"Hey, John. How'd you make out last quarter? The market took a beating in late February. How did you do?"

"Oh, I don't worry about that stuff, Bob. Let me tell you what I did five years ago. Picked this great company, Yahoo! (NASDAQ:YHOO), and, while it went down at first, it's done really well for me since then. More than makes up for the loss I have from holding Intel since then."

"Great, John. But how'd you do last quarter?"

How many times have you heard such a conversation at the bar or a party? Probably not too often. But I'd bet that John retires before Bob, thanks to his long-term investing outlook. After all, five years with a greater-than-20% annual return from Yahoo! would help boost any portfolio.

Panic in a 2.5% drop
The day Bob referred to was a great example of investor panic. The Dow lost more than 400 points on Feb. 27. It was down as much as 550 points at one point. The volume was more than 381 million shares, some 66% higher than the day before. People sold shares left, right, and backwards. The news was filled with nothing but doom and gloom.

You know what, though? The Shanghai index that helped start the horrible day took only three weeks to bounce back from its 8% drop and set new record highs. The Dow? It took just over five weeks to recover from its own drop.

Were you in panic mode in late February? Or did you grit your teeth and sit through it, coming out the same or even better after a bit more than a month? If so, congratulations on not letting your emotions get the better of you. You've taken to heart the lesson of Buy Great Companies and Be Patient.

Don't be All Shook Up
Warren Buffett has said at various times that we should invest as if the stock market would be closed for the next several years. That's a vote for long-term holding and not being rattled by short-term movements if I ever heard one. Benjamin Graham said something similar with his famous quote about how, in the short term, the market is a voting machine, in the long term a weighing machine.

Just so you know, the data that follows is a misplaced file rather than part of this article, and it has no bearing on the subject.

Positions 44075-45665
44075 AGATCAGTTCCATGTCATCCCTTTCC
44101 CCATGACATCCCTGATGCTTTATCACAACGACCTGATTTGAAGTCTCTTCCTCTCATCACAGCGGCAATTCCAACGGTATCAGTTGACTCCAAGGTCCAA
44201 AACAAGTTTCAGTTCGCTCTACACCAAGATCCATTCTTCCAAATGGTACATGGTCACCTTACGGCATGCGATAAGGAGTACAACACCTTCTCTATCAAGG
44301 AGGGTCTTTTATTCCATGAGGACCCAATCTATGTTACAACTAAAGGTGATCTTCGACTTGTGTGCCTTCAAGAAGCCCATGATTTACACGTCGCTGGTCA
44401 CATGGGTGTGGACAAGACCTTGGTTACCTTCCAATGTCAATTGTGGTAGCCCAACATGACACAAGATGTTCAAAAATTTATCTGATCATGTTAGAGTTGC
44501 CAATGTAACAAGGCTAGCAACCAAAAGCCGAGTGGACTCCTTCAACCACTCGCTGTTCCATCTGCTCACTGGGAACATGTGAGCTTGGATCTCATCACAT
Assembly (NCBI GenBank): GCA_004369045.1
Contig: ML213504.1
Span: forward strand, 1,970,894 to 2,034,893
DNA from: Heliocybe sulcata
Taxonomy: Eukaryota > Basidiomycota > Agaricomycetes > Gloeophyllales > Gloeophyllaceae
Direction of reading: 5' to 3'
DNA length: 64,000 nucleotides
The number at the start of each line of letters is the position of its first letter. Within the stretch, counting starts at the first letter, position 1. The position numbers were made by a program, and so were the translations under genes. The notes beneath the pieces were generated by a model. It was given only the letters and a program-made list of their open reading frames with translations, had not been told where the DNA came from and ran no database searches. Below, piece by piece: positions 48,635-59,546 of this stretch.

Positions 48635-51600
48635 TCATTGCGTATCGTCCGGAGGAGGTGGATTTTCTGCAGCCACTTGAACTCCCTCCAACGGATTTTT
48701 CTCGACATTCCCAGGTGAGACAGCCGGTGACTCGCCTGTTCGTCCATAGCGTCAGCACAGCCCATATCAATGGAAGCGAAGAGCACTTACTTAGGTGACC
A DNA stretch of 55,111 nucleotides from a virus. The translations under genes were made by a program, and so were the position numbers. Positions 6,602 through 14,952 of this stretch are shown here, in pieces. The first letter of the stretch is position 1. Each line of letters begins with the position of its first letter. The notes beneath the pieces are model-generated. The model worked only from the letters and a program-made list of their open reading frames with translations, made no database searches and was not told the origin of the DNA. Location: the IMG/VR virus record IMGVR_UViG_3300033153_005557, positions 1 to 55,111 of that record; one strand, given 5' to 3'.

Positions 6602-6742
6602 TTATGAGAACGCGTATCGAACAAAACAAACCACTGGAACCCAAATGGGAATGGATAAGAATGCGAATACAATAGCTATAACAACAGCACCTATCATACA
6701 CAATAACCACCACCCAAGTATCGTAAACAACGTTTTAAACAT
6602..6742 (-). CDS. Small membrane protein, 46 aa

But if you're not going to be rattled out of your investments, what type of companies should you buy? Focus on businesses that have competitive advantages, brand loyalty, savvy management, and a long-term focus.

For instance, Microsoft (NASDAQ:MSFT) has a wide competitive moat -- its operating systems are widespread, and switching costs can be high for customers. Altria Group (NYSE:MO) and Procter & Gamble (NYSE:PG) sell products that consumers use up and replace all the time, and they have years of dividend increases that have rewarded long-term shareholders. Starbucks (NASDAQ:SBUX) has an intensely loyal customer base and is growing worldwide.

Companies with these characteristics will give good long-term results while shrugging aside the slings and arrows of the short-term market. Consider: Over the past 10 years, the S&P 500, including dividends, has returned just 7.9% annually. Compare that with Microsoft (8.9%), Altria Group (14.3%), Procter & Gamble (9.5%), and Starbucks (23.8%). Pick good companies, hold for the long term, and you can get market-beating returns.

In sum
Are you ready to be more like our fictitious friend John? Good. Shrug off the market's schizophrenic short-term ways. Buy great companies, be patient, and avoid panicking when the market panics, as it did in late February.

That's our goal at Motley Fool Stock Advisor. Fool co-founders David and Tom Gardner have selected great businesses with the intent of holding them for the long term -- and since inception in 2002, those recommendations are beating the S&P 500 by more than 40 percentage points. (In fact, two of the companies mentioned above, Starbucks and Yahoo!, are active recommendations.) If you'd like to see all of our picks, including David and Tom's top stocks for new money, we're offering a free 30-day trial.

Fool contributor Jim Mueller likes the movie Mr. & Mrs. Smith, in which a similar stock discussion scene played out, but he keeps his money in the market, not the backyard. He owns shares of Starbucks and Intel, while his wife owns shares of Microsoft. Intel and Microsoft are Motley Fool Inside Value recommendations. The Motley Fool's disclosure policy couldn't care less about the daily gyrations of the market's movements, plodding its own boring way forward.